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Senate Education Spending Bill Would Increase Aid for School Safety, Charters

The Senate's bill to fund the U.S. Department of Education would keep overall spending virtually flat, although grants for charter schools would get a relatively small increase, as would programs intended to improve school safety. 

The legislation to fund the Education Department would provide $71.4 billion in discretionary funding to the agency for fiscal 2020, which starts Oct. 1. Another winner in the bill is the Student Support and Academic Enrichment grant program—officially known as Title IV Part A in the Every Student Succeeds Act—intended to provide more well-rounded school experiences to students. The Senate bill would provide a $50 million boost to these grants, bringing total funding to just over $1.2 billion.

However, one relatively small program popular among Democrats would lose out; see more on that below.

Given how different the Senate bill is from the education funding legislation passed by the Democratically-controlled House earlier this year, it's fair to expect a significant amount of political wrangling before Congress finally reaches a deal on how much Secretary of Education Betsy DeVos will have to spend next year. Just to name one example, the House legislation seeks to cut charter school aid by nearly 10 percent.

However, it's also important to note that most, if not all, of the major fights over the bill might not focus on education at all, since the legislation also funds the Health and Human Services and Labor Departments; Democrats and Republicans have big disagreements over HHS in particular. 

In fact, although the fiscal year starts in roughly two weeks, it may be much longer than that before such a deal is reached, while Congress passes several short-term spending bills to keep the government open.

The GOP Senate bill also ignores several dramatic cuts to the department proposed by the Trump administration in its fiscal 2020 budget blueprint. It marks the third year running that Republican senators have ignored the calls for big education cuts from President Donald Trump and DeVos.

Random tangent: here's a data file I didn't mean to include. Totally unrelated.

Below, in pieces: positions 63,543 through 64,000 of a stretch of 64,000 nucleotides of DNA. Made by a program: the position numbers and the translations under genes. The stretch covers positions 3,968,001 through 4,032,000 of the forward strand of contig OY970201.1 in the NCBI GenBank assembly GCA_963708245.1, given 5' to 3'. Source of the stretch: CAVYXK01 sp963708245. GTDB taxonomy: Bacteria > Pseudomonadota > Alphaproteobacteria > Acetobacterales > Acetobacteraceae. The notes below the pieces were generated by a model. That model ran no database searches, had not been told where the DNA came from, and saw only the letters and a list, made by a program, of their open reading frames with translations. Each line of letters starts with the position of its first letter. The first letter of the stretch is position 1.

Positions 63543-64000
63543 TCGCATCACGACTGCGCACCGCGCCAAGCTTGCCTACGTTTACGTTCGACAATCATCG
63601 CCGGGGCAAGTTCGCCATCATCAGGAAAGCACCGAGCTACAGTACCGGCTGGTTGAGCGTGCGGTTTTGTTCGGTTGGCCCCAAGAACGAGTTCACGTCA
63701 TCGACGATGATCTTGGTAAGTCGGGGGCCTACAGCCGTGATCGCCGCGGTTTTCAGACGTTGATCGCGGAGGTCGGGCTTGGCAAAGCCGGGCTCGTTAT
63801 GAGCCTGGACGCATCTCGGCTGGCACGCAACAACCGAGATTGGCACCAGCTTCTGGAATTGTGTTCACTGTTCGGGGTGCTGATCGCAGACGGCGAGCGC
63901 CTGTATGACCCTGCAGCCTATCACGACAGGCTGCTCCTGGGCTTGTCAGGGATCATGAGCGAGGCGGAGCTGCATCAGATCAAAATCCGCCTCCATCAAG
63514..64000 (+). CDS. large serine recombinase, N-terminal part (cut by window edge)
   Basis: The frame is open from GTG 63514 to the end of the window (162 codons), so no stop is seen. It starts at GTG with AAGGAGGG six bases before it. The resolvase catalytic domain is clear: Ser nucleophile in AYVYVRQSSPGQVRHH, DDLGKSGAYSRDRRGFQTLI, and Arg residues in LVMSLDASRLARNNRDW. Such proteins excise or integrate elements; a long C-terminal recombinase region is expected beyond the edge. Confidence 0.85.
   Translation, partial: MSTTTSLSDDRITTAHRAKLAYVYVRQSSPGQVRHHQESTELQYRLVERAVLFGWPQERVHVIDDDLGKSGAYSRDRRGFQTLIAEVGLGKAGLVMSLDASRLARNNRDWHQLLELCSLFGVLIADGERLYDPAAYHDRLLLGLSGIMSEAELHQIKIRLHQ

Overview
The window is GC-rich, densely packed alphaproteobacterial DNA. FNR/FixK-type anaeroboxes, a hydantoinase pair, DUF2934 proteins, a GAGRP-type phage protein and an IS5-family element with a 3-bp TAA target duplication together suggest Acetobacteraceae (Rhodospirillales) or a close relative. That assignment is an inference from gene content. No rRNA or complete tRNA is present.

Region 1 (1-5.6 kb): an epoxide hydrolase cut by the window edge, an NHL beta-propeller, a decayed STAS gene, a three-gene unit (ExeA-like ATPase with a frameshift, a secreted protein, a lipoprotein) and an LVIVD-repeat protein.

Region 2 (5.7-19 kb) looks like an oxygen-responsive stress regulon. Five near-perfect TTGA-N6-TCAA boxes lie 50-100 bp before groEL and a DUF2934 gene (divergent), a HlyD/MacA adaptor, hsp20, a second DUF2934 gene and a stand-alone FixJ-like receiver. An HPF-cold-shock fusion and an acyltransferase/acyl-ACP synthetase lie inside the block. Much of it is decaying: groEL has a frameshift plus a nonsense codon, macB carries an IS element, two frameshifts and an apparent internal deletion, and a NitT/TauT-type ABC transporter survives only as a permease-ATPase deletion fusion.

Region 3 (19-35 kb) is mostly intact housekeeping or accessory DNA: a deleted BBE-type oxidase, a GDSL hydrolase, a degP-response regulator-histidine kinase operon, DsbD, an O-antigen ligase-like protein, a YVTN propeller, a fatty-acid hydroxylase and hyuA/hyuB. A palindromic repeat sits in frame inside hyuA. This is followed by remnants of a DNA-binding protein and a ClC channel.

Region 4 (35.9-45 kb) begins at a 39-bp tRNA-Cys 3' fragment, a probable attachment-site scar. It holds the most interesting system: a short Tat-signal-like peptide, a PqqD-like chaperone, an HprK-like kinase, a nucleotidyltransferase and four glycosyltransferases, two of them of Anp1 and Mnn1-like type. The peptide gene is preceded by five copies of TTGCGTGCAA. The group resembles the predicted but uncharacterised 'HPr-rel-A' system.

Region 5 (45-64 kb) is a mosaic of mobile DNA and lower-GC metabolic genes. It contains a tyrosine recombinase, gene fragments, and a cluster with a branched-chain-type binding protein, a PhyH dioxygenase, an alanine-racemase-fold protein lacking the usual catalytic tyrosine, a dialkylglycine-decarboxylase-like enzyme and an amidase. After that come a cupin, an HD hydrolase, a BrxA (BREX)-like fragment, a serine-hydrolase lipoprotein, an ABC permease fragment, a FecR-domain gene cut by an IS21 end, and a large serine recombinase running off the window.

Sen. Roy Blunt, R-Mo., the chairman of the Senate subcommittee overseeing education spending, said in a Wednesday statement that the bill "maintains funding for core elementary and secondary education formula grants." In practical terms, that means funding for Title I funding for disadvantaged students ($15.9 billion), state special education grants ($12.4 billion), and funding for career and technical education programs ($1.3 billion) remain level in the Senate legislation.

A scheduled hearing on the legislation was nixed earlier this month. And it's possible the Senate will vote on the legislation without giving it a formal committee or subcommittee hearing.

  • The federal Charter School Grant program gets $460 million in the Senate legislation, a $20 million increase from current spending. Specifically, the legislation calls for $7.5 million in aid to expand charters in rural areas.
  • The School Safety National Activities gets a $10 million boost, up to $105 million, in order to prevent violence and improve school climates.
  • Another winner is Impact Aid, which provides money for school impacted by federal activities such as military installations, which would get a $25 million boost up to around $1.5 billion. 

One loser in the Senate bill? The grants for Full-Service Community Schools, which aim to provide expanded educational opportunities and a variety of wraparound health and social services. While House Democrats want $40 million for community schools, a $22 million increase over current spending, the Senate bill would eliminate funding. Trump's budget would also eliminate federal aid to community schools. 

One more thing: Remember all the drama around Special Olympics funding earlier this year? The Senate bill would boost aid to the program by $2.5 million, bringing total aid to just over $20 million in fiscal 2020. You shouldn't be all that surprised: Tim Shriver, the chairman of the Special Olympics, has called Blunt the program's "biggest ally in Congress." 

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